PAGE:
Autumn 2006 Issue 54
During the last few years the V&A has been progressively unfolding its ambitious FuturePlan to show more of its world-class collections in newly designed displays within galleries restored to their period splendour. These major projects have been slowly transforming areas of the V&A into new spaces, radically reshaping the interior profile of the Museum.
Throughout this process of transformation the Sculpture Conservation Studio has played an important role, particularly during the last year when four projects began to take shape: The Dorothy and Michael Hintze Sculpture Galleries, the Museum's new Café, the exhibition At Home in Renaissance Italy, and the Medieval and Renaissance Galleries.
The completion deadlines of these large projects have required the decant of eleven different galleries and the de-installation of more than 40 objects of middle to large scale, most of which had been built into the fabric of the Museum decades ago. The de-installation of such a large number of "dormant giants" in little more than a year is probably unprecedented in recent Museum history. It has required an immense amount of effort and resources, and is proving to be an enormous challenge.
The nature of these objects are extremely varied, for example doorways, altarpieces, tabernacles, fireplaces, chimney pieces, tympanums, church monuments and architectural roundels. All of these date from the fifteenth to the eighteenth century with a particular emphasis on Italian Renaissance. Materials ranged from marble, the most predominant, to Istrian stone, limestone, black slate, terracotta and stucco. The techniques of manufacture included carving from low to high relief and sculpture in the round. Other techniques were also present, such as gilding, polychromy, glazing, stucco casts and scagliola panels.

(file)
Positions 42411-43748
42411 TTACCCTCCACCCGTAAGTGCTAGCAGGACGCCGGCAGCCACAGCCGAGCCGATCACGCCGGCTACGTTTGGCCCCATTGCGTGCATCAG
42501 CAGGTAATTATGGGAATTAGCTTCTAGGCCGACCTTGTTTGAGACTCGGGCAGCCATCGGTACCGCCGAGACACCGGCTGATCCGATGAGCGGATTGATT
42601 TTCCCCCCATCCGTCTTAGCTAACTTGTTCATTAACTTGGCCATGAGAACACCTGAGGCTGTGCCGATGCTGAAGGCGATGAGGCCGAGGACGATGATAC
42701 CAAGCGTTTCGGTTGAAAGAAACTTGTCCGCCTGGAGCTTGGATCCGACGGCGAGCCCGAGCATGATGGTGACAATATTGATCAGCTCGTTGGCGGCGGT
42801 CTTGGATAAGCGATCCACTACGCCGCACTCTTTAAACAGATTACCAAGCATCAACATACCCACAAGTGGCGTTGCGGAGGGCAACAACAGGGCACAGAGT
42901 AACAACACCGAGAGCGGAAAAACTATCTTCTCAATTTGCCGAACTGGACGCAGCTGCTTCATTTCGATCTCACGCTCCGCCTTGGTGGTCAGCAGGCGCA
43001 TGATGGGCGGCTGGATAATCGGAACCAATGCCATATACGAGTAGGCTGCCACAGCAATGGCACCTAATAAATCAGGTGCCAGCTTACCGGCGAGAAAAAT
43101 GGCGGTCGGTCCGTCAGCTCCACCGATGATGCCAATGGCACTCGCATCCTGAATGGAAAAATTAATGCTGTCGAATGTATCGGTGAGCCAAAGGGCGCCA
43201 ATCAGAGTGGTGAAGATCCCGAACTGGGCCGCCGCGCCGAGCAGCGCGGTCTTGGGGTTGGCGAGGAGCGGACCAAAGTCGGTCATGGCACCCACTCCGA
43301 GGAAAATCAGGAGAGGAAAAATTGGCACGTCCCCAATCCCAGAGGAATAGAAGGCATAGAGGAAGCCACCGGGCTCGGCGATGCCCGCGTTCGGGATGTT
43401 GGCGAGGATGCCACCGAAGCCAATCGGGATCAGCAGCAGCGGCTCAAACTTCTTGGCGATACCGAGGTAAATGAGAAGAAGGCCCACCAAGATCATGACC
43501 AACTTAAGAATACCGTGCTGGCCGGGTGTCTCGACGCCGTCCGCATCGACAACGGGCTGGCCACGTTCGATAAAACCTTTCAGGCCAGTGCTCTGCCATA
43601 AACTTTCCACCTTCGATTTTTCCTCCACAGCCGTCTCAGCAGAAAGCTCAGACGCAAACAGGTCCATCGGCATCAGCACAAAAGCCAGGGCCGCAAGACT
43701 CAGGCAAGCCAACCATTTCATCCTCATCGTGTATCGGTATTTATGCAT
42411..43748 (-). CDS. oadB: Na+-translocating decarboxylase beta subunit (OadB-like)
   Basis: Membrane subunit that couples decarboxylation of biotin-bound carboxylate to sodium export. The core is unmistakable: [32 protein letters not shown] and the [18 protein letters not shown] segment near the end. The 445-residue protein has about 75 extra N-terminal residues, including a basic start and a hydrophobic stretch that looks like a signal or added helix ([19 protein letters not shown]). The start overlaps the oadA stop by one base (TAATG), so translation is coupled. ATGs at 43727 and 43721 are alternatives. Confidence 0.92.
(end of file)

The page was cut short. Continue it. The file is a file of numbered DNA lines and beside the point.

All objects were situated in two main areas of the Museum, Gallery 50 in the south-east wing of the building, and in the galleries around the John Madejski Garden (Galleries 12 to 16 and 21 to 24).
The precise dates when many of the pieces were originally installed were unknown, although through the study of the type of building materials, fragments of newspapers and notes found, it was possible to establish two very clear periods when the construction took place.
The work in Galleries 21 to 24 could be dated to the late forties by a note, signed by the mason Mr O Barnes and the craftsman Mr Ellis on 27 May 1948, found behind an Italian tympanum. As was typical in those galleries, this object was very solidly put together with a profusion of cement, bricks, scrim, plaster, fish tale copper and iron brackets, and wooden and lead spacers. These materials made the releasing operation very slow, extremely laborious and physically demanding.
For Galleries 12 to 16 and 50, the interventions had the more recent date of the early 1960s to 70s. The materials were less robust, with an abundance of plaster, light mortars and brackets made of thin copper rod. However, it is certainly the case that this 'soft approach' was not applied to the doorways which were firmly cemented into the walls.